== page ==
Beloved 'Ugly Betty' Stars Reunite and Reminisce at ATX Television Festival

The show influenced people all over the globe, including Malala Yousafzai.

— -- “Ugly Betty” debuted on ABC in 2006 and the finale of the beloved dramedy aired six years ago. For the first time since, America Ferrara reunited with the entire cast Saturday at the ATX Television Festival in Austin, Texas.

"We're just a family and we love each other," Ferrara, 32, said of the emotion-filled reunion, adding it's "so special and I knew I was going to cry."

The TV series was unlike any other audiences were used to watching. A show revolving around a slightly less-attractive woman seeking to find inner-beauty, while pursuing a career at a fashion publication constantly surrounded by tall skinny models. With characters and story lines pushing boundaries of topics to which viewers could relate, this show was different from the start.

"I heard about it from Salma Hayek, our executive producer," Ferrara recalled. "She said it's about this girl who's full of heart and she gets a job at a fashion magazine and she's a fashion train wreck and she has braces and glasses."

Ferrara was instantly attracted to the less-attractive leading lady role. "Right away it felt like lightning through my body," she said. "Like this has to get made. I have to be this character."

Ana Ortiz, who played Ferrera's older sister in the show, said "everyone understood Betty."

Ferrera's on-screen father, Ignacio Suarez, played by actor Tony Plana, also recalled what a revolution this show was, saying, "We've never had a show like this before, with a Latino family at the center."

He added that "80 percent" of the shows audience was non-ethnic.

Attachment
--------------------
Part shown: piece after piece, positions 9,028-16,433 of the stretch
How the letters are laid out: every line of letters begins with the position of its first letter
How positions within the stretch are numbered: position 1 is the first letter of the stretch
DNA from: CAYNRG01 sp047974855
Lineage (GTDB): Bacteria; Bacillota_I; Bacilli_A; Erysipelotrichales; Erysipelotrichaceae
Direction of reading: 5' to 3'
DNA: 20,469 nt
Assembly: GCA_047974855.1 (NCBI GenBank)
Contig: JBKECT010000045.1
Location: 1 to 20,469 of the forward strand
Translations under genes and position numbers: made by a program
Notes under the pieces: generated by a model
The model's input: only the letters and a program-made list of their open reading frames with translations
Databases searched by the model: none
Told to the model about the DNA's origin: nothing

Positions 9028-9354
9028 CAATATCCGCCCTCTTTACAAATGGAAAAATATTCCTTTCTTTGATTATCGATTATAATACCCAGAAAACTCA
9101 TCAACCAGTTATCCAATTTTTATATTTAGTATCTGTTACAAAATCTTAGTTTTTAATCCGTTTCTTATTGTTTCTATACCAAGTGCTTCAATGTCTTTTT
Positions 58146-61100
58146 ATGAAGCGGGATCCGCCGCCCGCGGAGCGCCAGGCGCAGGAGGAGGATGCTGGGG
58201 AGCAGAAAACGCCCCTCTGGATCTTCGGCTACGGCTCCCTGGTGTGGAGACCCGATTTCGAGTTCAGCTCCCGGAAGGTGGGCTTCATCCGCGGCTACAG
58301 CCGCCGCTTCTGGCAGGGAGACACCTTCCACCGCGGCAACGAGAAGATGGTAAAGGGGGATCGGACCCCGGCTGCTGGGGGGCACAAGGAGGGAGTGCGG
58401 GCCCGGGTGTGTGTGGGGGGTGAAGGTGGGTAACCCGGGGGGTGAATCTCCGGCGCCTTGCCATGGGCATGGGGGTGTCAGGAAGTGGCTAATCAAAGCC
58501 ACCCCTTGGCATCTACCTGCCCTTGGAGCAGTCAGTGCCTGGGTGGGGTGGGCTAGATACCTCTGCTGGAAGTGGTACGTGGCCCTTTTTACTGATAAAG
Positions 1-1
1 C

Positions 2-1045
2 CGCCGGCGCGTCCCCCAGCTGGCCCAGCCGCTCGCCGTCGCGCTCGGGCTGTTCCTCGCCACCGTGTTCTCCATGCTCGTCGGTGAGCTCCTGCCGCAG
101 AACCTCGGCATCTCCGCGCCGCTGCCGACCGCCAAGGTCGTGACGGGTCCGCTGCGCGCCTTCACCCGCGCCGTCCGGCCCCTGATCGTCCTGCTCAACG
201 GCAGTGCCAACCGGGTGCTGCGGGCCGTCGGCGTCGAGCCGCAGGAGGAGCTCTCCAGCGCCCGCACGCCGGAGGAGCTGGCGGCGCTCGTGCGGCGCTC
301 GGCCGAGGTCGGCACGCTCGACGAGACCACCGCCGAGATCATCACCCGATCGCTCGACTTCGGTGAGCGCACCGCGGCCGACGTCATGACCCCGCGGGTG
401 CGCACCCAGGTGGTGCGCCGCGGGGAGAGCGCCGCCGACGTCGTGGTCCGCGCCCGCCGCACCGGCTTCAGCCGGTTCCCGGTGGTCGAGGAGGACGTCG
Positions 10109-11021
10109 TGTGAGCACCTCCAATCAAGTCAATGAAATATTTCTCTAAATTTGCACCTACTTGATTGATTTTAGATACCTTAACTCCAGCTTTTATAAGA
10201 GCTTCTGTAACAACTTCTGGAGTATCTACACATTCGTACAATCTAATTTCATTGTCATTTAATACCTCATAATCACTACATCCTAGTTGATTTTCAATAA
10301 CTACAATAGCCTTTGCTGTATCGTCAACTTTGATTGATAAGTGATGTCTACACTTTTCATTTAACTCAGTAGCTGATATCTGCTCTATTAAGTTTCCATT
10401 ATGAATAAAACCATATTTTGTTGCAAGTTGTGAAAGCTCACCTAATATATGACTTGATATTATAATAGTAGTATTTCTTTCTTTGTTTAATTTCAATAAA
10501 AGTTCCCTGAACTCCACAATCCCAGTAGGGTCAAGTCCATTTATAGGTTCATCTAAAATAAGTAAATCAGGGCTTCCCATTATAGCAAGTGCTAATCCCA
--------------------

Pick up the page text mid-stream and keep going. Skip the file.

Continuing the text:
Since the finale, the series has been available to stream on Hulu and audiences are still captivated by Betty's scrappy and positive character.

Eric Mabius, who plays Ferrera's boss, Daniel Meade, said, "Not to slag other shows," but viewers "seem very entrenched in a type of selfishness that our show was the antidote to."

The on-screen comedic chemistry between fashion guru boss Wilhelmina Slater and her incessant assistant, Marc, played by Vanessa Williams and Michael Urie, respectively, was something the actors truly embodied off-screen even prior to the shows conception.

Urie joked about the first day entering the makeup trailer when Williams said to him, "You're Marc? This will be fun.”

Actress Ashley Jensen said it was that inherent sense of fun that was "so special about this cast."

One episode called for Williams' high-fashion exec character to play softball with model Naomi Campbell. "I had to learn how to pitch and make sure I didn't hit her for rea," the actress said, laughing.

The shows groundbreaking commitment to diversity brought out moments of true feeling. Urie's character explored facets of life as a gay male. "When my character came out to his mother, the easy path would be for her to accept him," he said. "And she never came back, which is very true to a lot of people's story."

Mark Indelicato played the fashion-obsessed nephew of the series protagonist. He said that his character helped him "in ways that I could never imagine."

Indelicato also mentioned that being gay and proudly out the way he is now "would never be if it wasn't for that character and for these people, 100 percent."

"Mark, I remember having a really interesting conversation with your mom about that," Rebecca Romijn said to Indelicato, adding that his mom said "you were going to be able to help kids doing this role."

Ortiz excitedly jumped in, saying, "We knew you're gay and that's OK!"

Judith Light, who played Claire Meade, executive of the fictional fashion mag, said Ferrera's character, Betty, represented "the kind of humanity we all long for."

Light explained that the show could come back and "people would love it and understand it."

The show reached and influenced people all over the globe, including Pakistani activist for female education Malala Yousafzai, who mentions watching “Ugly Betty” in her biography.

"What else is there to be proud of, that kind of impact on people all across the world?" Ferrera asked.